Joe Hart showed his true class and why he should hold on to the goalkeeping jersey for a very long time. Assured in the basics and capable of a couple of key saves, particularly the one prior to England's second goal, he showed a level of maturity and concentration that some of England's more experienced keepers have failed to display in recent years.
The midfield was a mixed bag, at times creative and at others frustrating. Both Walcott and Milner need to offer more consistency from wide positions. Gerrard, where he should be, in the middle was effective at both ends of the pitch and shows that you should select the best players for each position and not just your best eleven players full stop. With the need for a defensive midfielder, which appears to be the leaden footed Barry, it will be interesting to see what happens when Lampard is back available. I really fear that Capello will squeeze the life out of Gerrard and an effective use of 4-4-2 by shoe-horning Lampard back in and forcing Gerrard out wide.
England's second goal in particular was great to watch, from Barry picking up the ball following Hart's save, to the finish by Defoe, England swept up field with speed and concise passing. To see England counter attack at such pace was pleasing, given the last time we had seen such play was when Germany tore us apart in the World Cup.
The role of Rooney, playing in a more free role just behind Defoe, was vital to the win. He contributed to all 4 goals and was involved all over the pitch, looking to collect the ball from much deeper. The key difference from his World Cup performances was that this was Rooney the team player, often starting an attack, passing to a team mate and moving into space nearer the opposition goal. Often in South Africa, Rooney was seemingly trying too hard, head down, with little awareness of his colleagues and play would often break down whilst in his possession. It was great to see Rooney and Defoe, who many commentators said could not play together, link up so well. Defoe's hat trick was deserved and when he receives the ball in those kind of positions you feel confident that he will, as a minimum, work the keeper or score.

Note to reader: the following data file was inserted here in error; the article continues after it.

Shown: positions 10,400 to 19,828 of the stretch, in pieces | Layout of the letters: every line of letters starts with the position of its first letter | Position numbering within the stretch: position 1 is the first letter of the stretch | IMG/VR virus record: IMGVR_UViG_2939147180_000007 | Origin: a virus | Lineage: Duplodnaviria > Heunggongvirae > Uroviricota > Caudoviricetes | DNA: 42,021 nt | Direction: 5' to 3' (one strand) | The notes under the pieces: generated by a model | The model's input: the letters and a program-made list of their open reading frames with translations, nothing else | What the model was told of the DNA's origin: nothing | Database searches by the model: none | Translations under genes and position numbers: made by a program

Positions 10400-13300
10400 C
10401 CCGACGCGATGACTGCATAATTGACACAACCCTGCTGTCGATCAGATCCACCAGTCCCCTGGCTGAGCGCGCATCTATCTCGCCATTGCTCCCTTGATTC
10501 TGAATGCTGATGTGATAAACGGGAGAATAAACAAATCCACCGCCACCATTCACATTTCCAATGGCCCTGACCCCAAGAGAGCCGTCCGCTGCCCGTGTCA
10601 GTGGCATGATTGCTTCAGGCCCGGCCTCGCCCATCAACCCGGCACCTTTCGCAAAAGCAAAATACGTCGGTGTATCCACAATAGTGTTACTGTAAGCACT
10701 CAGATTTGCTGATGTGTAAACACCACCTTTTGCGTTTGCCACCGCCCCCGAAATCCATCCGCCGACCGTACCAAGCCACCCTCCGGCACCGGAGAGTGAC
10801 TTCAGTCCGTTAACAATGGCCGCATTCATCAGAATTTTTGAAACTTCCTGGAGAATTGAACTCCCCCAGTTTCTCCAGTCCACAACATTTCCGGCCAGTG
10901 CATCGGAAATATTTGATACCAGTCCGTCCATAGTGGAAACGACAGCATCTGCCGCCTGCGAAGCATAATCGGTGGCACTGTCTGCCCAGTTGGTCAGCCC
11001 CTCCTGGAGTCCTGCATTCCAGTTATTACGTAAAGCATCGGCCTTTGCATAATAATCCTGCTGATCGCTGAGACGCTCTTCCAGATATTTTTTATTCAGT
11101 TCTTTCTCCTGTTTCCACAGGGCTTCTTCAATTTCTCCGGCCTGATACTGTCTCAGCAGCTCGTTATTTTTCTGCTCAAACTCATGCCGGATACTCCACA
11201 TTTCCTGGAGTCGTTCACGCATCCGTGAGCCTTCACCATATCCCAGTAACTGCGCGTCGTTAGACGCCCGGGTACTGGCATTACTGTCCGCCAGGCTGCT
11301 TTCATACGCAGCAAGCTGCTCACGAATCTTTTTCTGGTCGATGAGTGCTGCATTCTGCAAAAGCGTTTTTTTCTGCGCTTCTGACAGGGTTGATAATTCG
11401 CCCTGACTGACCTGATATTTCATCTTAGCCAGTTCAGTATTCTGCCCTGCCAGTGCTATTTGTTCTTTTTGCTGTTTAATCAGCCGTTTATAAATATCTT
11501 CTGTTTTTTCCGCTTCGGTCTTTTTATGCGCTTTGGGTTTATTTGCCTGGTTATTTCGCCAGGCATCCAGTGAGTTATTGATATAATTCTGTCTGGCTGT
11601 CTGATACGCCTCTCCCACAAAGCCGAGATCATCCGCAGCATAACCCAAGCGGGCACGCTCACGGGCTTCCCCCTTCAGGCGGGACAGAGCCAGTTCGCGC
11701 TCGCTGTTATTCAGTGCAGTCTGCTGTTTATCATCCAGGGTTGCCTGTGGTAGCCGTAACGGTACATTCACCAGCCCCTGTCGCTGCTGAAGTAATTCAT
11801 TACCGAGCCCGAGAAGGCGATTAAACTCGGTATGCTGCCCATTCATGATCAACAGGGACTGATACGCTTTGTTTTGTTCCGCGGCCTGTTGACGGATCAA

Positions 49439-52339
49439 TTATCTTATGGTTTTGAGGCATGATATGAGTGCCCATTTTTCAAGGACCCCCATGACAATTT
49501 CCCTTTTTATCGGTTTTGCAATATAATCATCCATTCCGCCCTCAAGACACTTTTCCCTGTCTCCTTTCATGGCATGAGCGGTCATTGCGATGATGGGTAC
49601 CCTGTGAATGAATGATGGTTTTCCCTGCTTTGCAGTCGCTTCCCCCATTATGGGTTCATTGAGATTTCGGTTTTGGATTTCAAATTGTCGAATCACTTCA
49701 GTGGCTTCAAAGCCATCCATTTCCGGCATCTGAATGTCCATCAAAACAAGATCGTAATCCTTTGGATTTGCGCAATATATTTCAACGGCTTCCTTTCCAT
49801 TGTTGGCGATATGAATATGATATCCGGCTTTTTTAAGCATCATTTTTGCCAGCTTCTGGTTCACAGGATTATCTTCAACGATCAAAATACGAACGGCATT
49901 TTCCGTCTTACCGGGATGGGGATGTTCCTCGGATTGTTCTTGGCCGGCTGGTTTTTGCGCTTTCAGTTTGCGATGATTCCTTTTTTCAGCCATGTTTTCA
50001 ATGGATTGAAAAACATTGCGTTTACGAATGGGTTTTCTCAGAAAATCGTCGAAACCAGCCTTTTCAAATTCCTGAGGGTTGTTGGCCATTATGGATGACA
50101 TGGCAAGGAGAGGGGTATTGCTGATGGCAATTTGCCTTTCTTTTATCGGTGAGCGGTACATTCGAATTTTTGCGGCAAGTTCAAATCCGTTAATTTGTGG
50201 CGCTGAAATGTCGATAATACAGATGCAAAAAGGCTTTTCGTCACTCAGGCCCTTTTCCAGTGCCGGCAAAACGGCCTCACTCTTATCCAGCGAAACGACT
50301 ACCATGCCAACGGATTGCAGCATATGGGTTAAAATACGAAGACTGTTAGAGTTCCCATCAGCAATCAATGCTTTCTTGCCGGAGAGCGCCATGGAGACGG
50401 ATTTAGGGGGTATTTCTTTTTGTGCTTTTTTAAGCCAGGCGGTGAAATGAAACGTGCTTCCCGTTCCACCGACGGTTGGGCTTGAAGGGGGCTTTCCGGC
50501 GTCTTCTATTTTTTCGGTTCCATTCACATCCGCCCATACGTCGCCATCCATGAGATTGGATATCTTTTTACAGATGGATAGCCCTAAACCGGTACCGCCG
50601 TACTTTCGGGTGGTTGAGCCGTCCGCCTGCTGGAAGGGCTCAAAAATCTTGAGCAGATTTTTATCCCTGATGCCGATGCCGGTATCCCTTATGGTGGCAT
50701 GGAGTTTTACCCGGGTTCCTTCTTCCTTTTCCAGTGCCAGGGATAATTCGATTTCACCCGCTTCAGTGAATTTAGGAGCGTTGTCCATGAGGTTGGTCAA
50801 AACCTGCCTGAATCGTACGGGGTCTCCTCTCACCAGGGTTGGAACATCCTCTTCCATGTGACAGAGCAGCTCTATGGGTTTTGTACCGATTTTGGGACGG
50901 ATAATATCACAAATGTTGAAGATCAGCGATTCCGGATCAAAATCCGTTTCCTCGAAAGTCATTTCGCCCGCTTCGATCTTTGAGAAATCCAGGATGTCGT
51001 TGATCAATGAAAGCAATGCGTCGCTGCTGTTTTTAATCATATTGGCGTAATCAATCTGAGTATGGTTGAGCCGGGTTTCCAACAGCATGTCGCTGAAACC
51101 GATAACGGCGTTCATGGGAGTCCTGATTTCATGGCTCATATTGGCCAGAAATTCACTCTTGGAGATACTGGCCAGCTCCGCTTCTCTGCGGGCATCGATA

After the weekend revelations in the News of the World, the worry has to be whether we will see the same Rooney in Basel. For England to succeed we have to hope we see more of the same from Rooney and continued improvement from the team as a whole.
Switzerland (World ranked 17th by FIFA - for what that is worth) are a stodgy side who nullify the opposition, yet are capable of hitting teams effectively on the break. 8 of their previous 12 international matches have resulted in a scoreline containing no more than one goal. That includes the best smash and grab seen at the World Cup, where they beat a dominant Spain 1-0. Whereas Bulgaria are a team on wane, Switzerland have been consistently in the upper echelons of the rankings for the last couple of years, largely based on the ability to generate results, if not entertaining performances.
England should prepare for a difficult night tomorrow night. Patience will be required, from both players and fans alike. Rooney will need to be a team player again and you cannot help feeling that the onus will be firmly on him to provide the incisive play and creativity required. A draw should be considered a good result, but with an element of negativity towards team and manager from the World Cup hangover, have the media and fans the willingness to accept it?